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A recent Anti-Defamation League survey found that 24 percent of the French population and 21 percent of the German population harbor some anti-Semitic attitudes. A recent study of anti-Semitic letters received by Germany’s main Jewish organization found that 60 percent of the hate mail came from well-educated Germans. So this isn’t just a problem with young, disaffected Muslim men.
After all, the two worst recent incidents of violence against Jews in Europe—the killing of three children and a teacher in a 2012 attack on a Jewish school in Toulouse and the shooting of three people at a Jewish museum in Brussels in May—took place during times when there wasn’t much news coming out of Israel. Continentwide statistics on anti-Semitic incidents leading up to the most recent uptick don’t show much of an overall trend—in Britain, anti-Semitic violence is becoming less common while online abuse is becoming more frequent—or a correlation with events in Israel and Palestine.
The perpetrators of the two incidents in question? 29 year old Mehdi Nemmouche and 24 year old Mohammed Merah. That’s what I call chutzpah. Or, the author of the piece is flying under the radar of the implicit red-lines of what is permissible in Slate by inserting those links which actually support the idea that anti-Semitism is a problem of disaffected young Muslim men. Mind you, I grant that anti-Semitism has broad, but shallow, roots across much of Europe. The key is whether mild antipathy flips into politicized violence. Because of the Arab-Israeli conflict people of a Muslim background often have casually anti-Semitic views above and beyond what you might expect. Some individuals take the political dimensions very seriously, and the drum beat of vociferous coverage of the actions of the Israeli state bleeds into perceptions about Jews as a whole.*
Though the American media seems to be taking an antiseptic attidue toward the demographic composition of anti-Israeli rallies which have become anti-Semitic in a cartoonish sense, they haven’t censored the photographs. It’s rather obvious that young men of Middle Eastern heritage are prominent at these rallies. They aren’t a representative slice of the populations of France and Germany, to name two countries.
* To be even-handed, some Jews elide and erase the distinction between being Jewish and being Israeli.
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Trigger warnings exist in order to warn readers about sensitive subjects, like sexual violence or war, that could be traumatic to individuals who have had past experiences related to such topics, not to remove these subjects from academic discussion. They do not “glorify victimhood”; instead, they validate the life experiences of certain members of our community and allow individuals to make informed decisions.
Who defines what a “sensitive subject” is? The headline tells you who, “Staff Seeks Balance Between Free Speech and Community Standards in Online Comment Moderation.” The Oberlin community is not the same as the community of an Iraqi village, and its standards of different. The emphasis on sensitivity and emotional reaction and perception is a common one on the liberal-Left, but I wonder if they stop to reflect that this sort of standard has traditionally been used to defend standard religious orthodoxies from vigorous, even blasphemous, critique. I doubt that anyone at Oberlin would wish to censor a thorough thrashing of conservative Christianity, because it seems unlikey that there are many conservative Christians at the university. But the same logic could be used by a different demographic.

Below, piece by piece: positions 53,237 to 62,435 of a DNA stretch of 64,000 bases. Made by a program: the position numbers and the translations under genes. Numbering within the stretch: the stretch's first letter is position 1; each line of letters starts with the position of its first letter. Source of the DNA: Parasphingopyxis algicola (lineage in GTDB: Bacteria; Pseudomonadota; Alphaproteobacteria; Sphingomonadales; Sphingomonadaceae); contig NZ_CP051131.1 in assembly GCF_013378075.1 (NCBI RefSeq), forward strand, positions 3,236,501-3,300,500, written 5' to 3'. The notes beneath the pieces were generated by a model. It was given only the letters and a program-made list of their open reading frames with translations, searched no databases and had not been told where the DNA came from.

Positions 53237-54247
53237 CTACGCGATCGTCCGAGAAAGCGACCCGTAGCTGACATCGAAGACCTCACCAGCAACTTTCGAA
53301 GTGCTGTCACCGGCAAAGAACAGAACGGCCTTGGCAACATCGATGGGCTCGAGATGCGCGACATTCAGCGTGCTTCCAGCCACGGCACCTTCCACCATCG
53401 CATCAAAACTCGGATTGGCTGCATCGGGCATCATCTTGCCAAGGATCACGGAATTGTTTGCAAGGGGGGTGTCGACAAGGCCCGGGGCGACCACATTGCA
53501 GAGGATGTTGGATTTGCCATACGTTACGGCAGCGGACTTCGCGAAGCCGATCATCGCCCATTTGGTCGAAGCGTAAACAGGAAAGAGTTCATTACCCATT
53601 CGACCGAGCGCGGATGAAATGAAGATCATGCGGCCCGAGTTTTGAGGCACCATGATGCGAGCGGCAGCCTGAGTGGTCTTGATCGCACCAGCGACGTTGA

It would be a far, far better thing if Harvard and Brandeis and Mozilla would simply say, explicitly, that they are as ideologically progressive as Notre Dame is Catholic or B. Y.U. is Mormon or Chick-fil-A is evangelical, and that they intend to run their institution according to those lights.
Every time I bring up or write about the hassles trans and genderqueer people receive in public washrooms or change rooms, the first thing out of many women’s mouths is that they have a right to feel safe in a public washroom, and that, no offense, but if they saw someone who “looks like me” in there, well, they would feel afraid, too. I hear this from other queer women. Other feminists. This should sting less than it does, but I can’t help it. What is always implied here is that I am other, somehow, that I don’t also need to feel safe. That somehow their safety trumps mine.
I happen to agree with the women on this. But I also think that there’s probably an aspect of hypocrisy here, which the author implies. The same feminists who wish to reorder social norms to their convenience balk when the tables are turned, and they’re the ones who are in the position of defending a conservative normative status quo. The radicalism of many ends when their own comfort zone is impinged. Change is for others.